Look for textures when considering a scene; wood grain, marble veins, stone chiselling grooves, etc, and if you are lucky, you may find some of the medieval stone masons’ marks. Search for items of colour which could complement the main subject, many churches for example often contain colourful kneelers and banners.
Capturing an image from a position at a right angle rarely gives the best results. Endeavour to achieve depth to the image by including diagonals to improve the dynamics of the scene, particularly when photographing subjects in a corner where there will be diagonals of different direction which can also serve as lead-in lines to the main subject. Don't be afraid to include shadows in the scene which can also direct the viewers eye. When appropriate, consider positioning the camera at an angle such that it includes the top of the main subject, mayberevealing the inside lip of a cup or the far side of a bowl, or the brass positioned on top of a chest tomb, etc. Sometimes it is wise to get very close to a subject and to feature large in the frame what is most important.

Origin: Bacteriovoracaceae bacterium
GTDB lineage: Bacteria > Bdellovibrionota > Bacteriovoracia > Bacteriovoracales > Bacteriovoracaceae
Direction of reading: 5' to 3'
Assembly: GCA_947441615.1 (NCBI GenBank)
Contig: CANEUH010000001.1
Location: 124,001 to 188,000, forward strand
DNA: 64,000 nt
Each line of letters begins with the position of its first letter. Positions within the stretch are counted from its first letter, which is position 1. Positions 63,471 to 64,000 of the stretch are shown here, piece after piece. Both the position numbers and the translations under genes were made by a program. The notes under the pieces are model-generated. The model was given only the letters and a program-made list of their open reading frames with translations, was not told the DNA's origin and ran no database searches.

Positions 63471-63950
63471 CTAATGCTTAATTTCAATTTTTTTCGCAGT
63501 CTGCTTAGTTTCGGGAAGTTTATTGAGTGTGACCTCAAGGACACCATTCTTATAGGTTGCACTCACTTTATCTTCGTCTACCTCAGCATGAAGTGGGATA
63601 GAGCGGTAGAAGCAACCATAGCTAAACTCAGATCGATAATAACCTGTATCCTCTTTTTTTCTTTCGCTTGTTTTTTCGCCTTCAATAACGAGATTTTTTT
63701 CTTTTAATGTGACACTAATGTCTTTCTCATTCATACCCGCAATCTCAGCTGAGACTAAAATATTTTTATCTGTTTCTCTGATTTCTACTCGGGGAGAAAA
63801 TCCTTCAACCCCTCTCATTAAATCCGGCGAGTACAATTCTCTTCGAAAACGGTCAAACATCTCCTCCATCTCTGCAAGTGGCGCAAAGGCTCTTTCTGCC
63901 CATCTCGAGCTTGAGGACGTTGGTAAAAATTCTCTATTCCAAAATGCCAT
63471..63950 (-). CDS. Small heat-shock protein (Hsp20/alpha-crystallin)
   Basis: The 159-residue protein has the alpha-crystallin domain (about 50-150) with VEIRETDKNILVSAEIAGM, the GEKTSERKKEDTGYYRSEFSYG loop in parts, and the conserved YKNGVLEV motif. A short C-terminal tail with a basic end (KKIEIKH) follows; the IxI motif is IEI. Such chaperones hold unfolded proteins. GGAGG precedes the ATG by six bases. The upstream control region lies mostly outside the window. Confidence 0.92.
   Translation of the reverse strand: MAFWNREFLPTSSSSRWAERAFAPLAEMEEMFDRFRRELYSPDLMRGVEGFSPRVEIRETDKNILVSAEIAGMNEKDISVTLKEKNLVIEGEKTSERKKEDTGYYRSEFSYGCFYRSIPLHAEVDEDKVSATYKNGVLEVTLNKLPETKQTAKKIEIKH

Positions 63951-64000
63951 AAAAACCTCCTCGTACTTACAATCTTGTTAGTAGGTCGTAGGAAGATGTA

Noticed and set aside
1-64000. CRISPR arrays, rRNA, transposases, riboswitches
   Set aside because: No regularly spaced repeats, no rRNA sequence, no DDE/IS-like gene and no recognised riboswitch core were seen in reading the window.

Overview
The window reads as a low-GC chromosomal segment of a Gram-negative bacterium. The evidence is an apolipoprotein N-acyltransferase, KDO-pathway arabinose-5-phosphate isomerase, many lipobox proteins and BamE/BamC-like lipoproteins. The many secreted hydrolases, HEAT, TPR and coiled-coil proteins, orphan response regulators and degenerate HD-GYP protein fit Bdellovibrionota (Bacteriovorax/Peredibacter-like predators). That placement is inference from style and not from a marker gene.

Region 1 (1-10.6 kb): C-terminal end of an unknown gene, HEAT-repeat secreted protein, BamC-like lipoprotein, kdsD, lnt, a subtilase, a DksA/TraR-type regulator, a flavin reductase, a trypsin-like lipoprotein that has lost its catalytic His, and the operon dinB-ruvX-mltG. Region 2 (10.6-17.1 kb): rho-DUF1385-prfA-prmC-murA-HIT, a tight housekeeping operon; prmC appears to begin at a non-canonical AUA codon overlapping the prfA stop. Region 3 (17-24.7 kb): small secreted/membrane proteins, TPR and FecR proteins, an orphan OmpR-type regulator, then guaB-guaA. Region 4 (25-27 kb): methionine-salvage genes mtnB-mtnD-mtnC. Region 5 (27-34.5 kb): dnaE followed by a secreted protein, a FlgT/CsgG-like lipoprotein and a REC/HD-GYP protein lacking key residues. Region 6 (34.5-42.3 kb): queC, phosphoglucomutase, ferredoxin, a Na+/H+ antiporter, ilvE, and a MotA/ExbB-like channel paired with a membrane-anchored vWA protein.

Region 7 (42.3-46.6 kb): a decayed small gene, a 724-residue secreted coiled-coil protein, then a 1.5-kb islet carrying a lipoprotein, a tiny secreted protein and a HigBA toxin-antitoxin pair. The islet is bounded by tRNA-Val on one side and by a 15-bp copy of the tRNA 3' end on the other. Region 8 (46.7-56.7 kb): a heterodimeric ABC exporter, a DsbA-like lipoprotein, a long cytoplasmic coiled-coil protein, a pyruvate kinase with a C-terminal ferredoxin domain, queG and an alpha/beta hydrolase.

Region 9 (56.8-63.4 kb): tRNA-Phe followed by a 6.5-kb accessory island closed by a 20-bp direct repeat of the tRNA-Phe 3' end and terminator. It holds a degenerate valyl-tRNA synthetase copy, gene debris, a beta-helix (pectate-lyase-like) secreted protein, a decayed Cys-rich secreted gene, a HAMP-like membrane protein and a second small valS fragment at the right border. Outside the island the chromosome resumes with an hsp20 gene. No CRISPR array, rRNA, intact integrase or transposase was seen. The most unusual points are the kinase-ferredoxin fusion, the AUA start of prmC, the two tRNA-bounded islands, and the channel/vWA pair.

Before capturing the stone artwork of a plain glass window consider adopting a position which would include an interesting view beyond. A view through a plain glass window which includes another historic building or foliage will be far more interesting than a view of a modern building or a bland sky. Whilst considering a scene which includes a coloured glass window study the varying colours in the window and consider how they complement each other, and what effect these colours will have on the main subject.